The path that led to Tatis' big extension

February 22nd, 2021

PEORIA, Ariz. -- Under different circumstances, the Padres would've celebrated their star shortstop with yet another swanky press conference in Peoria’s Colonnade Room -- the same way they announced the arrivals of Eric Hosmer in 2018 and Manny Machado in '19.

Instead, met with reporters via video conference on Monday after putting pen to paper on his 14-year contract extension.

It wasn't quite the spectacle that the two previous major signings were. But make no mistake, it was every bit the celebration for the Padres. Tatis is a 22-year-old shortstop with five elite tools and the swagger to match them. Those types of players don’t come around very often.

Here's a look back at the key moments and events that set the Padres and Tatis on course for today's crescendo:

June 4, 2016: The James Shields trade

The Padres knew they were getting a steal when they landed Tatis in a trade with the White Sox. He was unranked as a prospect in nearly every publication. But even they couldn't have envisioned this.

“When your general manager comes to you and says I think this trade makes sense for us, we ask a few questions, and he’s shown he gets it more right than wrong,” said chairman Peter Seidler. “But, you know, he didn’t come in and say, ‘I’ve got the next face of baseball.'”

The Padres sent James Shields and a significant amount of cash to the White Sox to help pay for part of Shields' contract. In the deal, San Diego also landed right-hander Erik Johnson -- who was mentioned ahead of Tatis in nearly every write-up. (Full disclosure, I'm as guilty as anyone.)

Just for fun, here's what Preller had to say about Tatis in that story on the day he acquired his future $340 million man:

"He's got the big league pedigree. He's a very intelligent kid. He's got good feel for the game. He's a shortstop, and he's a bigger-bodied player that's a pretty good athlete."

Pretty good athlete, indeed.

March 26, 2019: A surprise callup

It wasn't long before Tatis skyrocketed to the top of prospect rankings everywhere. His 2017 season made it clear he was a special talent. His '18 season -- albeit shortened after 88 games because of a hand injury -- made it clear he was on a different level.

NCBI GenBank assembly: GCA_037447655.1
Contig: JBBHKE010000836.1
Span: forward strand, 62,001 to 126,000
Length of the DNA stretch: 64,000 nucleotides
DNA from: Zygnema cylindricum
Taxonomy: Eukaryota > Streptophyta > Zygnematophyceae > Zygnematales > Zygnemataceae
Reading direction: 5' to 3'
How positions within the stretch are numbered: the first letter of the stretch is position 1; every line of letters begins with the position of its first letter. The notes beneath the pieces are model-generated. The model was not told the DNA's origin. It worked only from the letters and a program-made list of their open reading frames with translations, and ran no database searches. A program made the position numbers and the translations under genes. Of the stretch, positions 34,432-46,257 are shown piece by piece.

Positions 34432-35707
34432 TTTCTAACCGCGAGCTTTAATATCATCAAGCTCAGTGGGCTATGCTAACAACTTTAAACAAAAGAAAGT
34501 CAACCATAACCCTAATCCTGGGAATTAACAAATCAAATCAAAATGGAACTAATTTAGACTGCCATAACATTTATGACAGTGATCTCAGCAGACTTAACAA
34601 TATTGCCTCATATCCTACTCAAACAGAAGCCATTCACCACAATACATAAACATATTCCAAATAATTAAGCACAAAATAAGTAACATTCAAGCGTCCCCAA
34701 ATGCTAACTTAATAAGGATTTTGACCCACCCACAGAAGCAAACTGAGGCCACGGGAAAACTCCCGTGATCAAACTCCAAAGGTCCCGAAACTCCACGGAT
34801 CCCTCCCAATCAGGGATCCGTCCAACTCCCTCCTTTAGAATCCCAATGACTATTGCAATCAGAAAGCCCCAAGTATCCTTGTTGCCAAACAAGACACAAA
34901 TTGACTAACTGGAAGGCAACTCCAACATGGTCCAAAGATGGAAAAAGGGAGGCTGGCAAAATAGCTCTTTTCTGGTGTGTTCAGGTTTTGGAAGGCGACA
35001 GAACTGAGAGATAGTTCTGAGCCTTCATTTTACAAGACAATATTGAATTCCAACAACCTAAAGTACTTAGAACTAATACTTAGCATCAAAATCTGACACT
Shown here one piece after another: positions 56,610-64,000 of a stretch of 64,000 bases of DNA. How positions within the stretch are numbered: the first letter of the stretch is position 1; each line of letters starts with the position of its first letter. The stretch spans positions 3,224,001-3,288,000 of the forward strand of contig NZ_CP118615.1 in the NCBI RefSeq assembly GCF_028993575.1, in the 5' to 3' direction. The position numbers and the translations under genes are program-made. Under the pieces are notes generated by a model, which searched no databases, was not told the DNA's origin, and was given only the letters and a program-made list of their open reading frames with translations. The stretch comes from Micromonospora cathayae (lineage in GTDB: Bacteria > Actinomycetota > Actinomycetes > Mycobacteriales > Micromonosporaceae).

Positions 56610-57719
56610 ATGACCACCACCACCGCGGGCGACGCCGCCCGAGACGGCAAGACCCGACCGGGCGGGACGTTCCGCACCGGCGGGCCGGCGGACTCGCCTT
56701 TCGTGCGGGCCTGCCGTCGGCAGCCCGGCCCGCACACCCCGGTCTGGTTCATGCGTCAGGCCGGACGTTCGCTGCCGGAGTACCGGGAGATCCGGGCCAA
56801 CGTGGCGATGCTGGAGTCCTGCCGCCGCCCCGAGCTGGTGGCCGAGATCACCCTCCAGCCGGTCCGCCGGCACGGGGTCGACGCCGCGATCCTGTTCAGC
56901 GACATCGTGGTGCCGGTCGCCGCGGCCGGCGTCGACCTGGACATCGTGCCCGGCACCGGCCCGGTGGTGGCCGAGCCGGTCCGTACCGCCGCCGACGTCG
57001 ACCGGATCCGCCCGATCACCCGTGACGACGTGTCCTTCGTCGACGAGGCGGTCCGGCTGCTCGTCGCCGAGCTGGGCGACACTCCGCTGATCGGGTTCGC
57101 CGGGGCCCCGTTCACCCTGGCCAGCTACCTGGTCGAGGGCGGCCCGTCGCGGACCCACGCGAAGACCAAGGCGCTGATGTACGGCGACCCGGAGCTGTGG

When Tatis arrived at Padres camp in 2019, the baseball world envisioned a midseason breakthrough. Tatis was undeniably talented, but he was returning from injury and had only played half a season at Double-A.

Instead, Tatis took the Cactus League by storm. A week before the season, Preller said a trio of veterans -- Manny Machado, Eric Hosmer and Ian Kinsler -- walked into his office.

“They said, ‘You’re absolutely crazy if you don’t put this guy on our Major League team,'” Preller said.

When they spoke, he listened. Wholly ignoring any concerns over service time, Preller made the decision to promote Tatis for Opening Day.

Much was made about that decision at the time. But this much is clear: The Padres certainly endeared themselves to Tatis. The move set the tone for a seamless marriage between a team and its superstar from the outset. Tatis would receive a standing ovation at Petco Park that rivaled Machado's, then notch two hits off Madison Bumgarner.

Related

“I’ll never forget that Opening Day, my first at-bat, how the fans received me that moment,” Tatis said. “It just clicked that moment. I felt the love. It was mutual right away. I said: ‘This is home.’”

June 23, 2019: Tatis begins to dazzle

There's a moment for every fan where the sheer audacity of the way Tatis plays baseball clicks.

He authored dozens of them during his rookie season in 2019 -- the time he evaded a rundown with a matrix-esque slide against the Braves, the time he ducked a Shaun Anderson fastball at his head then homered on a low-and-away slider, next pitch.